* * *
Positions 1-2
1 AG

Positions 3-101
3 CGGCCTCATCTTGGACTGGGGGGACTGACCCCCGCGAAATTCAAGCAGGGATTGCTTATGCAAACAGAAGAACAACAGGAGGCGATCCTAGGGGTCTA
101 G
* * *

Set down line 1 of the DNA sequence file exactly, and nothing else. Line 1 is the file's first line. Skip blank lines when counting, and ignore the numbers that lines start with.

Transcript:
Positions 1-2